Dating from the George III period, it is fully and clearly hallmarked for Dublin, 1777, sterling, and maker Michael Homer, whose dates are appropriate to this.
It has a "Hanoverian" style handle, with a down turned, reverse tipt handle that is extensively engraved in bright cut and wriggle work on the front...
Its origins are Irish, with hallmarks indicating it was made in Dublin in 1821 by Joshua Buckton, as indicated by the "I pellet B" imprint. James Brady also dates from the same time, but his mark is absent the pellet.
It is an "Old English" pattern, with a down-turned, reverse tip handle and a thumb drop on the bowl backside...
An English Georgian piece, it is fully marked for London, sterling, 1812-13, and maker Richard Turner (RT).
Variously identified as a platter, basting, or stuffing spoon, it is intended for heavy duty.
This has a leaf script "M" monogram on the front of the otherwise plain handle...
Price for the set of six.
Five of them are stamped with the "bearded man" 950 (higher than sterling) French standard emblem used 1819-38, along with a round guarantee mark, and the lozenge for maker Pierre-Phillipe Rousseau 1808-20.
The sixth piece is similar to the others, save it has a different maker's mark, which includes the letters "U, C and D," and is slightly lighter weight...
It is marked with Alvin's three part emblem, and the words "Sterling" and "Patent," all in fine, precise lettering as it should be on an old piece.
The flower and leaf detail on the handle is rendered in such sharp and clear design that even the pollen on the petals shows...
Presenting with a dramatic and bold look, this 9" long serving spoon is large and very heavy at 4.3 T. oz.
The handle is cast, and as indicated above, incorporates an intricate, asymmetrical, rococo, pierced design, which overall appears as quite grand.
The bowl is generously proportioned, measuring 3 5/8" by 2 5/8" by 3/4" deep...
Presenting with a dramatic and bold look, this 9" long, possibly meat, serving fork is large and very heavy at 4.4 T. oz.
The handle is cast, and as indicated above, incorporates an intricate, asymmetrical, rococo, pierced design, which overall appears as quite grand...
This example is a 6 1/4" long, heavy, 1.7 T. oz. sauce or small gravy ladle. The 1 3/4" diameter, 5/8" deep, bowl has flange shoulders and a scalloped and patterned outer border...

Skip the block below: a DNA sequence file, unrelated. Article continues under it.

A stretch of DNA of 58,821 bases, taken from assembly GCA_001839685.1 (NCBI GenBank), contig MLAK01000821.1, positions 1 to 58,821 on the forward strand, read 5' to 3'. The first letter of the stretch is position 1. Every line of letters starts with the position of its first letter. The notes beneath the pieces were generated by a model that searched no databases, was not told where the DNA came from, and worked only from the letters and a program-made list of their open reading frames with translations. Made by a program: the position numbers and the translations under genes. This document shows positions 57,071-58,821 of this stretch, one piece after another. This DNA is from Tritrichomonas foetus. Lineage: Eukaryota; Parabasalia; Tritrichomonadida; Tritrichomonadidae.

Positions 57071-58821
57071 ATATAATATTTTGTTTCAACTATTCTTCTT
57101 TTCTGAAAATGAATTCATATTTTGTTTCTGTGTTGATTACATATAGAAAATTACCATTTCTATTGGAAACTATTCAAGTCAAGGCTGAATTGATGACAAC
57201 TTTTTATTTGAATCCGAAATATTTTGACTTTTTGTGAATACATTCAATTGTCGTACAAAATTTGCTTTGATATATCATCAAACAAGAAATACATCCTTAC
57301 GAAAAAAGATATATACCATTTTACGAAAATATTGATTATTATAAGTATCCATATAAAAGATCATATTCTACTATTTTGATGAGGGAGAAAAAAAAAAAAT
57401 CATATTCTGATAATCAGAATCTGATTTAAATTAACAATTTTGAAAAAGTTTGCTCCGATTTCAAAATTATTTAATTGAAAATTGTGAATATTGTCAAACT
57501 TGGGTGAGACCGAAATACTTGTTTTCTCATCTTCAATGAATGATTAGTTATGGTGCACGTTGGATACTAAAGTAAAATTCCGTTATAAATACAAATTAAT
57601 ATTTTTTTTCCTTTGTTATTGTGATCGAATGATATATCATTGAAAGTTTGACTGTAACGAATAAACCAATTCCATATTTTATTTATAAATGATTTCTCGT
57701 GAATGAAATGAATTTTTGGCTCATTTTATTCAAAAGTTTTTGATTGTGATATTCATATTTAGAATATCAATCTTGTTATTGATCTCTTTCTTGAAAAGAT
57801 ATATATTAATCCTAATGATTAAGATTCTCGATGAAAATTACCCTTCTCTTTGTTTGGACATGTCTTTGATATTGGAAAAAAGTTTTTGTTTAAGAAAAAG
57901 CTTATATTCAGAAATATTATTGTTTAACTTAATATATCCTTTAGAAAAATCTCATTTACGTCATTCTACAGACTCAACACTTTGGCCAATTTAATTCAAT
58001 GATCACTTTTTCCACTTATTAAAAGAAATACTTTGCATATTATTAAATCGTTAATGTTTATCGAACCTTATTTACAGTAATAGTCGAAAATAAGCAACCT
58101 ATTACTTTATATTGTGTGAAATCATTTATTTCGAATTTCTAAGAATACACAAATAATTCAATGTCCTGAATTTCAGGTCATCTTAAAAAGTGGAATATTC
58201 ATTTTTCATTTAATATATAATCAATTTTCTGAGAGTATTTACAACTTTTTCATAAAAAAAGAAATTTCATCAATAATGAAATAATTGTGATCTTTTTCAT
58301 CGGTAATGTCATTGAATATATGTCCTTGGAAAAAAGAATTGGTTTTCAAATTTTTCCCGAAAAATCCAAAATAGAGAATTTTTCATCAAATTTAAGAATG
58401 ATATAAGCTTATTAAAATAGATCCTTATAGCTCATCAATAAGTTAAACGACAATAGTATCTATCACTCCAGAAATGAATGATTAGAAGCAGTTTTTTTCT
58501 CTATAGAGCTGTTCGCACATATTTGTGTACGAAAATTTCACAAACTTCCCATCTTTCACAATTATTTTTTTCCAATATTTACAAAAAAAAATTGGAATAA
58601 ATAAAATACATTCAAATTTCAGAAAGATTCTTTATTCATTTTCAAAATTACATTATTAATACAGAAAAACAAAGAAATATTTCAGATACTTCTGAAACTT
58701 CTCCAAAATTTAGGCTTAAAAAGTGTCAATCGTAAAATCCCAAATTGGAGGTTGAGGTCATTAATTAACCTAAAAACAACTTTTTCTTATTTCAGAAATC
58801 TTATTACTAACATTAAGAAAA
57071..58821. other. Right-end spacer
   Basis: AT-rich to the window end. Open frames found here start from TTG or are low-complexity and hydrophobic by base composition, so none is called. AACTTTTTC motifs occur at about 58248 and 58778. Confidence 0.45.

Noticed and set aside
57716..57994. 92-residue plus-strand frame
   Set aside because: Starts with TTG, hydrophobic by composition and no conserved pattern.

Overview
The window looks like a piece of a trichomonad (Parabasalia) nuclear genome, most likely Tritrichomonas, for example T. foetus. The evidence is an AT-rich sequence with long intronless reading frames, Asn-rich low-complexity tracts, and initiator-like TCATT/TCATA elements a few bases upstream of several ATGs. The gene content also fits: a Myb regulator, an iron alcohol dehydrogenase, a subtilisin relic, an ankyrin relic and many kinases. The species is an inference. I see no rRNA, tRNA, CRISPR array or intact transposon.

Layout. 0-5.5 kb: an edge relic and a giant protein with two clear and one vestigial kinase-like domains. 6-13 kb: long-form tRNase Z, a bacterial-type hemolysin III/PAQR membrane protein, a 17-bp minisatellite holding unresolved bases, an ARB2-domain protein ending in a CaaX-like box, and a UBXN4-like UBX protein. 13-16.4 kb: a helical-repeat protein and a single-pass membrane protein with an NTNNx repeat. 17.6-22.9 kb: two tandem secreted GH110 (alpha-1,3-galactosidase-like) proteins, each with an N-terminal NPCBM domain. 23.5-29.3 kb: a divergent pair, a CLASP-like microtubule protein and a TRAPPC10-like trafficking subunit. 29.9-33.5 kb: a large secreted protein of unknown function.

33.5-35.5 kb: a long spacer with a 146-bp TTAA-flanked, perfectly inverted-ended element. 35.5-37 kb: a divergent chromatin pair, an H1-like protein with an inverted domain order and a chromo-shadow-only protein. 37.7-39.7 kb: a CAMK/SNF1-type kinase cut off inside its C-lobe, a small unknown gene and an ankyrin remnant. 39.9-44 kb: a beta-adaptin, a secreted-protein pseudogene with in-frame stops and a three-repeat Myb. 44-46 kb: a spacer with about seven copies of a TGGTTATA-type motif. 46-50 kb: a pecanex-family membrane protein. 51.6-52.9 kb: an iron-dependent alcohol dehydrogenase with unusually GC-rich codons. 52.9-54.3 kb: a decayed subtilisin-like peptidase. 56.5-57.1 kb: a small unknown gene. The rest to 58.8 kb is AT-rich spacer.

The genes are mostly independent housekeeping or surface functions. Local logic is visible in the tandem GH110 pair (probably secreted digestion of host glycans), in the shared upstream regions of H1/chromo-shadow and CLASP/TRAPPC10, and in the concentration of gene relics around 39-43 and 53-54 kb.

Price for the pair.
The pattern is a "Tipt," with beveled edges along the margins of the handles. The ends are slightly upturned, and the tines are long and tapered.
Each piece is fully marked with a "lion" for sterling, a "leopard's face" for London, a date letter "e" for 1834-35, a duty mark, and "WJ" for maker William Johnson.
Unadorned save for feathered script "H" monograms, their...
Its defining character is a large, 3" diameter in this instance, pierced, serving bowl.
As is typical of the rose and scroll motif of the pattern, Towle's "Old English," the bowl is highly decorated, showing a dense cluster of raised flowers, a narrow flange edge, and a bright gold finish front and back sides.
This is without a monog...
Price for the pair as a set.
The pattern is "Cantebury" by Towle, issued in 1893. The spoon measures 9" long and weighs 1.2 T. oz., while the fork is slightly shorter at 8 7/8" and lighter at 1.0 T. oz.
Both items have matte finish, gold washed serving ends and are engraved in script "1865-1915" on the handle reverses. There are no monograms or removals on the fronts.
It is an exceptionally large, 12" long, and heavy, nearly 4.5 T. oz., fish slice. At this scale, the shank is thick and the beading high relief.
The blade is elegantly shaped, with a gently curved lower edge, scalloping on the upper end and shoulder, a notched lower corner, and a gent...
"Lily" is one of the most impressive of these, and is the pattern on this 4 1/2" long, .7 T. oz. bon bon or nut scoop.
This is a particularly delicate piece, even at this small scale retaining all the fine detail of the leaves, blossoms and stippled background of the intricate pattern.
The scoop is a statement in itself. It is spla...
This example is a 7 1/2" long, 1.5 T. oz., preserve or jelly spoon. It has the plum-shaped bowl with a flange rim and central rib that Whiting used across several pattern lines.
There is a reserve area at the front of the handle which is a natural location for an inscription. On this piece that ...
This example is an 8 3/4" long, approximately 1.0 T. oz., lettuce fork. Slender overall and with three elongated tines joined by a crossbar, it was designed to be a delicate implement.
The heel of the tine area is slightly cupped, and is embellished with an elaboration of the pattern on the shoulders.
Never monogrammed, this is in choice estate condition. There is no evident polishing wear and th...
A turn of the 20th century design, it was made by Alvin, whose company emblem and the word "Sterling" is imprinted on the handle backside in fine lettering.
The flowers on this item include an iris set midway on the handle, and roses at the terminus. These are accompanied by intertwined leaves, accent...
A "French Thread," aka "Fiddle Thread," design, it was made by New York City's Henry Hebbard, who with his contemporary and sometime partner John Polhamus, was one of Tiffany's major suppliers in the 1850s and 60s.
Hebbard's "star, H, anchor" pseudo hallmark appears on the reverse, along with "Tiffany & Co.," and "Sterling."
It is engraved "EAS" in a delicate sc...
The pattern is "St. Cloud," one of the outstandingly successful designs produced by Antoine Heller in his long and consequential career with Gorham.
It is in very good condition. The dense leaf and shell motif remains well-defined, showing minimal polishing wear. The tines remain straigh...